Posts Tagged With: Barack Obama

Don’t Make a Hero of Snowden — Yet

Edward Snowden must not be made a hero! That probably comes as a surprise to anyone who read my previous two pieces on PRISM,

This guy gets it

This guy gets it

but it’s a genuine concern. The question of Snowden as hero or traitor threatens to derail the much more important conversation that we need to have in the United States.

Bipartisan attacks on Snowden are already being leveled. Senators Dianne Feinstein and Bill Nelson, both Democrats, and the Republican Speaker of the House, John Boehner have all called Snowden a traitor. Others are praising him as a hero. And, as the go-to newspaper for lobbyists, POLITICO has already pointed out, the debate itself is precisely what President Obama wants. While we debate the pros and cons of Ed Snowden, we’re not discussing PRISM.

Snowden, of course, did a courageous thing. He threw away a very highly paid job because he couldn’t stomach what he was doing. He could have simply quit, but he thought it was important that people know about this program. If we have some real reform that stops the US government from spying on innocent citizens, here and around the world, or at least stops them from doing it on such a huge scale, we can stop and give him the honor he deserves. Continue reading

Categories: US Government | Tags: , , , , , , , , , , | 1 Comment

In Guns We Trust

This article originally appeared at Souciant, where I have a weekly column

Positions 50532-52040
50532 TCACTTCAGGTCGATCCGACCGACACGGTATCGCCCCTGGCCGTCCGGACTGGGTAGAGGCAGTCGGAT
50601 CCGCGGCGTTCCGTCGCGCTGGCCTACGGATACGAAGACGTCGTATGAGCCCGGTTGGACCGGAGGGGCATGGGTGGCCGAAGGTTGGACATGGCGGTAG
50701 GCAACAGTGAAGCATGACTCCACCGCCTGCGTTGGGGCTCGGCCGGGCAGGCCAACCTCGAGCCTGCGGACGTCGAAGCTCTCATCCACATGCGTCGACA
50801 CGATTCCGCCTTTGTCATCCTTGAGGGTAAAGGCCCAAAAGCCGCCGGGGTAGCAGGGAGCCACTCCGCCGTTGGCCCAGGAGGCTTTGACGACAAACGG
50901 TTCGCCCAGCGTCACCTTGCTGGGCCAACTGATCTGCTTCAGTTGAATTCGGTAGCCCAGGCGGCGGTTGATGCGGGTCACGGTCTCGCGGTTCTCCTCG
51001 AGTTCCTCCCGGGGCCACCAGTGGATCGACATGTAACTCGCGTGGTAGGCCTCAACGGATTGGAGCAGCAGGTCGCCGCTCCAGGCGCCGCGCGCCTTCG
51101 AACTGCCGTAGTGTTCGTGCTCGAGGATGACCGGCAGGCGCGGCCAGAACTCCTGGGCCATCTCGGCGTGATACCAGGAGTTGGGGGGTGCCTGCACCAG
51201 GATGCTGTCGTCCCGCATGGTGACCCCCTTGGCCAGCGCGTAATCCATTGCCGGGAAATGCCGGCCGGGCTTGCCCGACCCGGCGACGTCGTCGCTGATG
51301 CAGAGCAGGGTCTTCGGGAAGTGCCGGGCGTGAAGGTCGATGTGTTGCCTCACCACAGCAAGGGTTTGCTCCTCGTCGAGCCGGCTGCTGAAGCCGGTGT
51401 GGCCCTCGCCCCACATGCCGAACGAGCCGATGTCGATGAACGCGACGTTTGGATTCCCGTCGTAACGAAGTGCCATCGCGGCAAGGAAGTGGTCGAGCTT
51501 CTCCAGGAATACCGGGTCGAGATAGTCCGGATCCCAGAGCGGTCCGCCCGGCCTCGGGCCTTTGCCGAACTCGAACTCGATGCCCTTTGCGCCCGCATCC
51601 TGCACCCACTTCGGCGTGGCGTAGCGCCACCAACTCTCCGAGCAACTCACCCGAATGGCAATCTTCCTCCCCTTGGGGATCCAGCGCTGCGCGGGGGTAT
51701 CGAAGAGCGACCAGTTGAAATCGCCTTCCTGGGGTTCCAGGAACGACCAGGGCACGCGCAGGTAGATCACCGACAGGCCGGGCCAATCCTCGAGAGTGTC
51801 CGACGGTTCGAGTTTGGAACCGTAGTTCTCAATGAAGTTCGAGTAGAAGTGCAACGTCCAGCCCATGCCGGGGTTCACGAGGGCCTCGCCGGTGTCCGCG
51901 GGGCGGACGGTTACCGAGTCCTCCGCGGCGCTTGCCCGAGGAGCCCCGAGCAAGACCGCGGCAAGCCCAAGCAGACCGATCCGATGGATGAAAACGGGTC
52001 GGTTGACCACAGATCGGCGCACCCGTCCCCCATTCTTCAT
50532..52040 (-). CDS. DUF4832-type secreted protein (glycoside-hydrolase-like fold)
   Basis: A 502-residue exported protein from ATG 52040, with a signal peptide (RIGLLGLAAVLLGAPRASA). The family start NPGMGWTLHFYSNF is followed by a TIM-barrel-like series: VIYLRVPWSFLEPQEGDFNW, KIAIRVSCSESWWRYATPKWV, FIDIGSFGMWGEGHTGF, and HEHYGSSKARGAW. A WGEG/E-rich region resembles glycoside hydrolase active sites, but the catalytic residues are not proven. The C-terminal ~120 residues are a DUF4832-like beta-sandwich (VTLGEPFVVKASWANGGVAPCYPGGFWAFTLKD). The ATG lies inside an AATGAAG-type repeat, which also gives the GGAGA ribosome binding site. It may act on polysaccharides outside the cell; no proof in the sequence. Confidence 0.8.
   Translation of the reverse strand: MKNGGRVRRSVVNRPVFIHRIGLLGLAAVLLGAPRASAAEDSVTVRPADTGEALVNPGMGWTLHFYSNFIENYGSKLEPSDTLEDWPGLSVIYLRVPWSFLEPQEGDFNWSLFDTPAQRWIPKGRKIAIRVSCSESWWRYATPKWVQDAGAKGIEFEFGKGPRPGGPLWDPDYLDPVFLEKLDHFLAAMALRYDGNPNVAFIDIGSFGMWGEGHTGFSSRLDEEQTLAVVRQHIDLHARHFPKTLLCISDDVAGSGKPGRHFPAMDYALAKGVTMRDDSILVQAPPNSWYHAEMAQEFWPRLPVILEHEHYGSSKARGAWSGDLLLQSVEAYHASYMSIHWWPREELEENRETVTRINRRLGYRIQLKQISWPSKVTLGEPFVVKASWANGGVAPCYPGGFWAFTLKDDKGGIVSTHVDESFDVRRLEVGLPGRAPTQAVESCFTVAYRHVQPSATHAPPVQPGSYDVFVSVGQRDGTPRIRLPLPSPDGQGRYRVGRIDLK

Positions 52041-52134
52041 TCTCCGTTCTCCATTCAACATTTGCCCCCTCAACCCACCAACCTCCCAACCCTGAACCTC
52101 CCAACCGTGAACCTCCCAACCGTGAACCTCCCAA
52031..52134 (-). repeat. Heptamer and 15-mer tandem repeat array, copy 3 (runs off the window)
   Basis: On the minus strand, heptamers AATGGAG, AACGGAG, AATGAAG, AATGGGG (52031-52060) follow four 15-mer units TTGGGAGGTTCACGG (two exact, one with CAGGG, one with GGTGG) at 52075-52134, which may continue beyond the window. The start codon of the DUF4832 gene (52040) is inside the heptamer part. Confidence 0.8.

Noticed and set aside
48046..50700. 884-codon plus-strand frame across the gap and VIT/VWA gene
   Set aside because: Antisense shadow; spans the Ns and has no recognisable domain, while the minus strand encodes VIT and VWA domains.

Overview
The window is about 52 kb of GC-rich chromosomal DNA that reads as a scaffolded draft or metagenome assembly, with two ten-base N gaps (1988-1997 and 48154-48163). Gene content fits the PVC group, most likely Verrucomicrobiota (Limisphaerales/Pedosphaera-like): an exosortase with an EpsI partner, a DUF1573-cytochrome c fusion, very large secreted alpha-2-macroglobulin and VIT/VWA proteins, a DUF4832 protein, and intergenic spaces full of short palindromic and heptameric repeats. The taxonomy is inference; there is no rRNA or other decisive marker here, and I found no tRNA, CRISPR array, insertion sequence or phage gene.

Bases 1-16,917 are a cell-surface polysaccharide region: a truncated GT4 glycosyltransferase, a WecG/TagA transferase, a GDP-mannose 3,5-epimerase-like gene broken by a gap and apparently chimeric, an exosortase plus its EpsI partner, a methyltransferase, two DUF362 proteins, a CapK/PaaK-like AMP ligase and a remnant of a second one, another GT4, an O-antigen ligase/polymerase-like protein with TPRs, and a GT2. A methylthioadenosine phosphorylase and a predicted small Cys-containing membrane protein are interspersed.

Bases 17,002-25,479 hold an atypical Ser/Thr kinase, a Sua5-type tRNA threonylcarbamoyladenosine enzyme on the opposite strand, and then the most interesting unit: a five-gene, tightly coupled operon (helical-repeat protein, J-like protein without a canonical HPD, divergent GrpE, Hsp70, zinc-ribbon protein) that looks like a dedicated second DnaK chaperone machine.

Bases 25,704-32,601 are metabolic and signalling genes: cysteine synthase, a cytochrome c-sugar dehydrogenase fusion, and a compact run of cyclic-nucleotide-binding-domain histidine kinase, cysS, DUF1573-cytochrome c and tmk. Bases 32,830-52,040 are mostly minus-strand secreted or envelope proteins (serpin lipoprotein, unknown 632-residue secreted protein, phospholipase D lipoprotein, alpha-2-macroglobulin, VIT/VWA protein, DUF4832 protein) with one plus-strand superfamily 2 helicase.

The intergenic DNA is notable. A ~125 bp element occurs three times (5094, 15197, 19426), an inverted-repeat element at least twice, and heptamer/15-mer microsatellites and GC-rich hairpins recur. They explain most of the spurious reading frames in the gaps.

The United States is the only country where owning a gun is considered a God-given right. For some, perhaps, it is merely held to be a constitutional right (in this, it stands with only three other countries: Guatemala, Haiti and Mexico.) But whatever level of divinity is bestowed upon it, the gun is American culture’s Golden Calf.

After the horrifying shootings at an elementary school in Newtown, Connecticut, where twenty children, along with six adults, were repeatedly shot dead, half the country demanded limitations on the availability of guns, especially semi-automatic weaponry.

The other half, incredibly, argued that guns were not the problem and, in a refrain that was far too common, suggested that if the teachers were armed, the killer would have been stopped. The vociferousness with which this proposal was put forward, was astonishing, considering the bloodshed. Support came from a variety of establishment quarters, and included numerous and prominent Republican officials.

Unfortunately, firearms advocates have constitutional backing, which plays no small part in undergirding our country’s culture of violence. The US Constitution was a groundbreaking document in its day, even if it has been improved upon in other countries since. However, the Second Amendment to that Constitution, which grants Americans the right to own guns, was a masterpiece of  vagueness that has left a bloody legacy behind it. Continue reading

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